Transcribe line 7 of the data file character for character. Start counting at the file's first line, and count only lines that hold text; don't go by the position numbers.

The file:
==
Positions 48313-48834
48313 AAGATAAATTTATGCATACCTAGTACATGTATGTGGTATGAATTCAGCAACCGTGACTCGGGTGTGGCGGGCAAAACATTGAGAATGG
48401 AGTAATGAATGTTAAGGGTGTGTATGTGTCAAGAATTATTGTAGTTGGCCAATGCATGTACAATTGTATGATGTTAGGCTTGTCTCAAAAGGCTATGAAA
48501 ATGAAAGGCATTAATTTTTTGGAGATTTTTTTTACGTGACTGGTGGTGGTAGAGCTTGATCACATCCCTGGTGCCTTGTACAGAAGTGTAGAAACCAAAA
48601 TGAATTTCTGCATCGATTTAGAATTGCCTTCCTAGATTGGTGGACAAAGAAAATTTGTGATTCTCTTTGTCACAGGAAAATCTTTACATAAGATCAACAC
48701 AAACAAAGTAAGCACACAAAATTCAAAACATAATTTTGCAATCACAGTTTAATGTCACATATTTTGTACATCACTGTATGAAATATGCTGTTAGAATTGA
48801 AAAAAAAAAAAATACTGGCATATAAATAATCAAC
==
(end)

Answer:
48801 AAAAAAAAAAAATACTGGCATATAAATAATCAAC